The Rest-Harrow or Wrest-Harrow is one of those plants whose presence in the pasture is said to indicate its poverty or the neglect of the cultivator. In Sussex and Hampshire it is known as the Cammock. It is a perennial low shrub, sometimes creeping near the ground, and at others growing more erect. The rootstock often creeps underground, a habit to which the plant owes its popular name, as it is said to be so tough as to wrest the harrow from the even tenor of its way. The more prostrate form is covered with viscid hairs; the more erect-growing plants are spiny. In the latter condition it is said that only donkeys will eat it, and hence its scientific name ononis, from onos, an ass, but it is open to question whether the ass has any fondness for it if he can get other food. The flowers are of the usual papilionaceous structure already described (see pp. 7, 43, 48, 50, 52, 72), and may be borne either singly or in racemes. They are pink in colour; the-petal known as the standard is very large in this species, and streaked with a fuller red. The pod is very small, and in the-hairy form is not so long as the; calyx. The flower docs not secrete honey, but in spite of this fact, it seems to be chiefly if not exclusively fertilized by bees, who are evidently fooled by its resemblance to other flowers of the same form that do offer refreshment to insect visitors. The worker-bees, however, get pollen for their pains, but the males arc sadly disappointed Rest-Harrow will be found flowering in dry wastes from June to September.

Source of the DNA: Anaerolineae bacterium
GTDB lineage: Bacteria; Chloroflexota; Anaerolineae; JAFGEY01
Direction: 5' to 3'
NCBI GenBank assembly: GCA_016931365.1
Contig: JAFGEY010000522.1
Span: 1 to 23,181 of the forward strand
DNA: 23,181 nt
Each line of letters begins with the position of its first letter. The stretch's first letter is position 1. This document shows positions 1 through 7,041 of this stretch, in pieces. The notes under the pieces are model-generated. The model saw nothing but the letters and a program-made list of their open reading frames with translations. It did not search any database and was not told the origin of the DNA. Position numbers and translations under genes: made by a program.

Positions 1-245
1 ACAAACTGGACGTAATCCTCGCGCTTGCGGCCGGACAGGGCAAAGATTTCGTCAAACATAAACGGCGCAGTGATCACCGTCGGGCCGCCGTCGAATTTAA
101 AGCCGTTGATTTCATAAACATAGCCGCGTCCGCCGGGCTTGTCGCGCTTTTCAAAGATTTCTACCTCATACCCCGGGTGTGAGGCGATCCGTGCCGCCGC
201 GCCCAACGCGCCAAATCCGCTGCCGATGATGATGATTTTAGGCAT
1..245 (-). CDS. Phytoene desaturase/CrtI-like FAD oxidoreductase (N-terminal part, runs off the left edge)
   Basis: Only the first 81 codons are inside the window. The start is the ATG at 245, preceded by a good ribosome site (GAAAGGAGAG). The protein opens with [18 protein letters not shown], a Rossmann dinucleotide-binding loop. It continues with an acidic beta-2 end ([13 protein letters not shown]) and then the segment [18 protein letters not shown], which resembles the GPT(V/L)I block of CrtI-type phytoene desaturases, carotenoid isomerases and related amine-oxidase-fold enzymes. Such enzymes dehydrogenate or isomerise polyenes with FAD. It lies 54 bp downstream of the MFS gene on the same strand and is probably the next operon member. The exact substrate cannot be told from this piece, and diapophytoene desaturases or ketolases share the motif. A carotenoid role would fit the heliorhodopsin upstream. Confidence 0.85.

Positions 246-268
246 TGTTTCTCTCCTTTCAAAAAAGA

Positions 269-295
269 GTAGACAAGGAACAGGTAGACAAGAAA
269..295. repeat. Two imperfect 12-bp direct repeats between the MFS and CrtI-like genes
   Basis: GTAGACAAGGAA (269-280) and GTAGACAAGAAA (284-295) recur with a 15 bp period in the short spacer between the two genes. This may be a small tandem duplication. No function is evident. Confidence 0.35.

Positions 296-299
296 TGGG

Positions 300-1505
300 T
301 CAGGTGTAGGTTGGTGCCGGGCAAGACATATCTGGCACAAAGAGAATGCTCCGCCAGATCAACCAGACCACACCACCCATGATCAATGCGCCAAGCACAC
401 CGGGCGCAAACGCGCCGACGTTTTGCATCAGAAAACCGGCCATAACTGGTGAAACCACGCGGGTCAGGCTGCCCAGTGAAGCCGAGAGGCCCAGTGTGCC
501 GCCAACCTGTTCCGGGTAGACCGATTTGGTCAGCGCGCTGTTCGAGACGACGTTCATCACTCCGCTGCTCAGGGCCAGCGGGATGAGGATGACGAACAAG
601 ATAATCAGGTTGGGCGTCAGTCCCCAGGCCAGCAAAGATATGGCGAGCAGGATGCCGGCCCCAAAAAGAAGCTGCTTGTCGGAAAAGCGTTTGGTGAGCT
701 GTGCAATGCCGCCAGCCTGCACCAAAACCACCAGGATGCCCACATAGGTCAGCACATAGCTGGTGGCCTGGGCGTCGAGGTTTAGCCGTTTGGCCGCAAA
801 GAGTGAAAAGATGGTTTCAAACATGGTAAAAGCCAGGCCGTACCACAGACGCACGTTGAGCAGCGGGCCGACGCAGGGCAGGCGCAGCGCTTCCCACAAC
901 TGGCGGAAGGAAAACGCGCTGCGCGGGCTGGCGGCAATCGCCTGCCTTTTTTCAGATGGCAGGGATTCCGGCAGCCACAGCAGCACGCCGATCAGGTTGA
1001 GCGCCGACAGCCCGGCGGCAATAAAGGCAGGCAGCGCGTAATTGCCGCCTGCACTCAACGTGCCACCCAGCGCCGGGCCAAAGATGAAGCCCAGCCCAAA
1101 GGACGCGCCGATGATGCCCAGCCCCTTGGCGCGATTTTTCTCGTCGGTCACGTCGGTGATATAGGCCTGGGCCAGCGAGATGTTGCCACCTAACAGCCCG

There is another species, the Small Rest-Harrow (O. rcrlinala), an annual spreading, hairy, viscid stems, only a few inches in length, stalked rosy flowers not half the size of spinosa, and a hairy pod as long as the calyx, or longer. It is exceedingly local, and has only been reported as occurring on sandy cliffs is Devon, Wigton and Alderney. Flowering in June and July.

Rest Harrow. Ononis Spinosa.

Rest Harrow. Ononis Spinosa.